It is time for wise reform in the national interest
President Barack Obama today announced that he wants to separate the activities that banks engage in. These reforms are along the right lines. The UK should do the same.
The Obama announcement today heralded legislation to limit the scope of bank operations. Announcing the 'Volcker Rule', after Paul Volcker, a former Federal Reserve chairman who has advocated such measures, President Obama announced that he wanted to 'ensure that no bank or financial institution that contains a bank will own, invest in or sponsor a hedge fund or a private equity fund, or proprietary trading operations unrelated to serving customers for its own profit.' Obama is concerned that banks are relying on government support to take excessive risks.
President Obama also announced that he wanted to put a limit on the size of banks, preventing institutions in future being 'too big to fail'.
This is a significant announcement today. It echoes the Glass Steagall Act that separated banks after the 1929 Wall Street Crash, until the legislation was reversed in 1999. Why doesn't the UK do the same?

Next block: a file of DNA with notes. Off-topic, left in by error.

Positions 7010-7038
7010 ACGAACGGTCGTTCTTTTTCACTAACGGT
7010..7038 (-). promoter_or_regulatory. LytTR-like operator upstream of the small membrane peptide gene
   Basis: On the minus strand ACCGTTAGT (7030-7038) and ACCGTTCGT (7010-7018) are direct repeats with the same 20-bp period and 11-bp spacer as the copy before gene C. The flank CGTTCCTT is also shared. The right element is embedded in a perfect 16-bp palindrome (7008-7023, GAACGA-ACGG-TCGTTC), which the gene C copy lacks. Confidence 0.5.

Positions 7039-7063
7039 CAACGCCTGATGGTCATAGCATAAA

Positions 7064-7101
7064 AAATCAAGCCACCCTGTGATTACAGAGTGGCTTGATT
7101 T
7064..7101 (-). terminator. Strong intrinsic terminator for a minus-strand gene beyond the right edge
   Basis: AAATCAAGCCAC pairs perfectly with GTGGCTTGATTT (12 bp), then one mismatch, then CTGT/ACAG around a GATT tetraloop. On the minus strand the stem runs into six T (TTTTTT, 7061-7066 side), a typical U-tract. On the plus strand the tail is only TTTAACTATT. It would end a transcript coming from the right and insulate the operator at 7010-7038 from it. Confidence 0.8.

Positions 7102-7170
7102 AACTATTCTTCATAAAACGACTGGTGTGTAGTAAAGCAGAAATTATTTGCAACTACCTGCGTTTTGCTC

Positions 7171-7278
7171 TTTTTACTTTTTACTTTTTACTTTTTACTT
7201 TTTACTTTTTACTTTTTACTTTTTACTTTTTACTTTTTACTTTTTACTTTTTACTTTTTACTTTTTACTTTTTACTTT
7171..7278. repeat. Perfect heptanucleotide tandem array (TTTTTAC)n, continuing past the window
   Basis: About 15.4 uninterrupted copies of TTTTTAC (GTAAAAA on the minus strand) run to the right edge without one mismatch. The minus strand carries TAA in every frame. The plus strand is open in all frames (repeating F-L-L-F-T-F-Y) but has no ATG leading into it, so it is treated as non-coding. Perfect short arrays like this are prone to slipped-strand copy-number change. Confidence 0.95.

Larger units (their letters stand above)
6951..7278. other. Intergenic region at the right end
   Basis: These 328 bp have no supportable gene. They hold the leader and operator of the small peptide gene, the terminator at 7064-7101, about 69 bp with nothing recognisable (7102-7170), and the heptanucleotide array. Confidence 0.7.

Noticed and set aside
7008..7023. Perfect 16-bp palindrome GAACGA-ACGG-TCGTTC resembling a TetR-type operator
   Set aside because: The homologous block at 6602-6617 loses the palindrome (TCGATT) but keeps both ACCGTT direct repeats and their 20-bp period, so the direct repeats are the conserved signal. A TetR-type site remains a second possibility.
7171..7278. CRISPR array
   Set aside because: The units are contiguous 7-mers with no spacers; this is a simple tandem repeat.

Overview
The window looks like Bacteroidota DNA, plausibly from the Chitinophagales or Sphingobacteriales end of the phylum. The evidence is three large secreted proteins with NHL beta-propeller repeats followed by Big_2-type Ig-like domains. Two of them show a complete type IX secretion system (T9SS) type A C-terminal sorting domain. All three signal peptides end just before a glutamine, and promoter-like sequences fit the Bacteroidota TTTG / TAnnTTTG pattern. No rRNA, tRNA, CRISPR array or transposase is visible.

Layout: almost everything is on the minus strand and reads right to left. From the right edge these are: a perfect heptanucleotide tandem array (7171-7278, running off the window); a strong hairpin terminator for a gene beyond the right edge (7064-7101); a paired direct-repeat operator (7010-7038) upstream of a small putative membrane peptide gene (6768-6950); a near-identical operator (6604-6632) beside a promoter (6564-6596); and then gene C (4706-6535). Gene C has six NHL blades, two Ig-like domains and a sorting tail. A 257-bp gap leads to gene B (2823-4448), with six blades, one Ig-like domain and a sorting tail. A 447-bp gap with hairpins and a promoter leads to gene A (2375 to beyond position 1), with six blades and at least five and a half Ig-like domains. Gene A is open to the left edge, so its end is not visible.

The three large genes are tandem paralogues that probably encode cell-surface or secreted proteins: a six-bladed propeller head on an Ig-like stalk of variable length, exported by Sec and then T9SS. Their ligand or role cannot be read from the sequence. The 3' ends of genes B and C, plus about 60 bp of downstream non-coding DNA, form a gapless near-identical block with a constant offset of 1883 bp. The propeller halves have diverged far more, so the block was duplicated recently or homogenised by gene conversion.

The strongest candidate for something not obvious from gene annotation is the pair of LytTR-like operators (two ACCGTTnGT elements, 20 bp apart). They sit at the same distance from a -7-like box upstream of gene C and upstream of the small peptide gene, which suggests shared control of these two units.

There have certainly been calls for separation of banking operations. The Christian Socialist Movement for example has an Early Day Motion (no 531) before Parliament calling for just that. Yes, it's true that Northern Rock was not an investment bank - but it got involved with toxic assets traded and promoted by investment banks. And of course, Lehman Brothers was an investment bank and was not involved in retail banking at all - but many retail banks got themselves exposed to the racy assets Lehmans was trading. Systemic risk occurred because banks went beyond their core functions. That is why we need a return to more narrow, or utility, banking.
So, what's stopping us? Up until now, it has been collective political will. No government could act, it seemed, without international cooperation. Yet the US has done just that. There is another reason - the stakes are higher in the UK than the US. The financial sector is a larger proportion of the UK economy and the risks of reform can appear larger. It is understandable perhaps that politicians might hesitate - indeed they are wise to think things through.
However, eventually they must act and before it is too late. It is time for vision. They must also guard against both a 'Treasury View' which is stuck in the pre crisis mindset (ie let the financial sector alone) and the intensive lobbying and screaming from banks. The banking sector has demonstrated extremely poor judgement. It cannot reform itself now and it does not want to do so. Its bluff should be called because government's responsibility is to the people. Only clear government (and legislative) action can prevent another crisis.